Hunter and Shackleford
William Hunter and Thomas J. Shackleford, both natives of Virginia, came to San Francisco in
1872. In 1873, they went to San Mateo County to search for clay suitable for bricks and a site
for a new brick plant. Finding both on the property of Lester P. Cooley at Ravenswood (now East
Palo Alto), they obtained a lease on five acres of land near Cooley's Landing.
In April 1874, Hunter and Shackleford opened their new brick factory. This included seven field
kilns and a number of pugmills. Wood for fuel was hauled from Woodside, Searsville, and
La Honda. The clay pit (site now Jack Farrell Park) was north of the kilns. They ran rail cars to their private
wharf and shipped bricks to San Francisco using their own ships "Dora" and "Heckla". They
produced about 40,000 bricks a day. Up to 100 employees of mostly Chinese laborers worked at the
In 1874, Hunter and Shackleford opened a business office at 415 Montgomery St., San Francisco. In 1877,
they moved their office to 417 California St. The following year, they moved to 310 Pine St.,
where they remained for the next five years.
View of the Hunter and Shackleford brick operation at Ravenswood (now Jack Farrell Park,
East Palo Alto). Showing two field kilns and eight pugmills in the yard, and Cooley's Landing on
the bayshore where schooners transported bricks to San Francisco. From Moore and DePue, 1878.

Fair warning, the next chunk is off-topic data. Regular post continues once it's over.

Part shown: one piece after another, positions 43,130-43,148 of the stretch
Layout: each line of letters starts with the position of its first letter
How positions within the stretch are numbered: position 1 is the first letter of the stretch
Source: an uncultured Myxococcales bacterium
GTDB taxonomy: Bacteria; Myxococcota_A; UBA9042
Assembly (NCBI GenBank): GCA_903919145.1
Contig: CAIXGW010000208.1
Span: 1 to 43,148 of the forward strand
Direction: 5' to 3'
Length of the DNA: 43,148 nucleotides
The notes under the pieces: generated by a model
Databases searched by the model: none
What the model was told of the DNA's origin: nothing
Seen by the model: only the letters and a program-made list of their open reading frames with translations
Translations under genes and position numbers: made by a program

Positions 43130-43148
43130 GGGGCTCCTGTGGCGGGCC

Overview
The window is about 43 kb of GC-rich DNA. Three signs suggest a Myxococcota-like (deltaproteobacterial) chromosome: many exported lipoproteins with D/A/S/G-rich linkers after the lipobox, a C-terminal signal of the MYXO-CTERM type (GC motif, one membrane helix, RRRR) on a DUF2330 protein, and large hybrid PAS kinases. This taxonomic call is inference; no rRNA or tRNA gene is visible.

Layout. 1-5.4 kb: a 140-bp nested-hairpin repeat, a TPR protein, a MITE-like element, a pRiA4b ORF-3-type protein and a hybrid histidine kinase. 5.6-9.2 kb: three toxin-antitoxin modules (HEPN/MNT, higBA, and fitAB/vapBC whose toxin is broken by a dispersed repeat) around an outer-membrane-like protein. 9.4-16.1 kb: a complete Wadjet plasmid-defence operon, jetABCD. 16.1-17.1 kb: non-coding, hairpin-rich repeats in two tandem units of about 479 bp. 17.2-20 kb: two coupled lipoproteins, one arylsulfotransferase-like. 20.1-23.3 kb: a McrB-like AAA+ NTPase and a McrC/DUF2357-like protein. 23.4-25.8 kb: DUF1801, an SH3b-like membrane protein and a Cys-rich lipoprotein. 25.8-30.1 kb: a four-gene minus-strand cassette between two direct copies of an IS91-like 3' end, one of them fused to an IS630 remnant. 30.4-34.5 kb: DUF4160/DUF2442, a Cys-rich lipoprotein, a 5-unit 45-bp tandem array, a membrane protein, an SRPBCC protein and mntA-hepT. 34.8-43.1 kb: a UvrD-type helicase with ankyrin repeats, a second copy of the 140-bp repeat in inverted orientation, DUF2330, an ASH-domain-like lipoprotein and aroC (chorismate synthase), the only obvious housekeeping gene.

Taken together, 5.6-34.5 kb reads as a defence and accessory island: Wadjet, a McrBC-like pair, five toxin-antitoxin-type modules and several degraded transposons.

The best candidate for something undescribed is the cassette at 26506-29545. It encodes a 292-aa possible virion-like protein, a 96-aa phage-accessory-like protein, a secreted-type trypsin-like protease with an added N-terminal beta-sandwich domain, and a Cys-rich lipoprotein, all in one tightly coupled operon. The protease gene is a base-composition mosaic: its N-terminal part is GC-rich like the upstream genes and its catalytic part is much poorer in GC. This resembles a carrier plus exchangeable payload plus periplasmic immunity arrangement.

From 1874 to 1876, Hunter and Shackleford sent most of their bricks to the Palace Hotel in San
Francisco. From 1876 to 1884, the bricks continued to be sold in San Francisco. In 1876, over 830,000 bricks
marked "C H" were sent to be used in the San Francisco City Hall, but some were rejected for inferior quality.
The rejected brick were
described as small with too much sand in the clay causing it to be too brittle and it also was saturated with
alkali, which produced unsightly efflorescences on the brick surface. It is possible
that some of the bricks were used in the foundations of buildings at Ravenswood. Rejected bricks
were crushed and used to gravel the road to Cooley's Landing. When the clay pit became exhausted in
1884, Hunter and Shackleford ended their lease and returned the property to the Cooley family.
During the ten years of operation, Hunter and Shackleford produced a total of 40 million bricks.
This ranked them as the second largest producer of bricks in California at the time.
Hunter and Shackleford Brick
Common brick is hand-molded, orange, with smooth waterstruck surfaces, and visible minor (1 percent) round white clay and gray shale
clasts, less than 1/8 inch in diameter, in a fine clay body. This brick was made using the hand-molded, water-struck, soft-mud process. No dimensions available.
Hunter and Shackleford brick bat from the kiln site. Left photo shows the smooth
face of one of the edges. Right photo shows the broken interior of the brick.
Hunter and Shackleford bricks were used in the original Palace Hotel, built
in 1874, but destroyed in the 1906 earthquake, San Francisco. 1906 Postcard.
Foss, Werner C., Jr., The History of Ravenswood, San Mateo Junior College, San Mateo, CA, 1942.
Copyright © 2004 Dan Mosier
Moore and DePue, Illustrated History of San Mateo County, California, 1878.
Rigenhagen, Rhonda, A History of East Palo Alto, Romic Chemical Corporation, 1993.
San Francisco City Directories, 1873-1884.
San Francisco Municipal Report, 1876.
The New City Hall, Daily Alta California, October 29, 1876.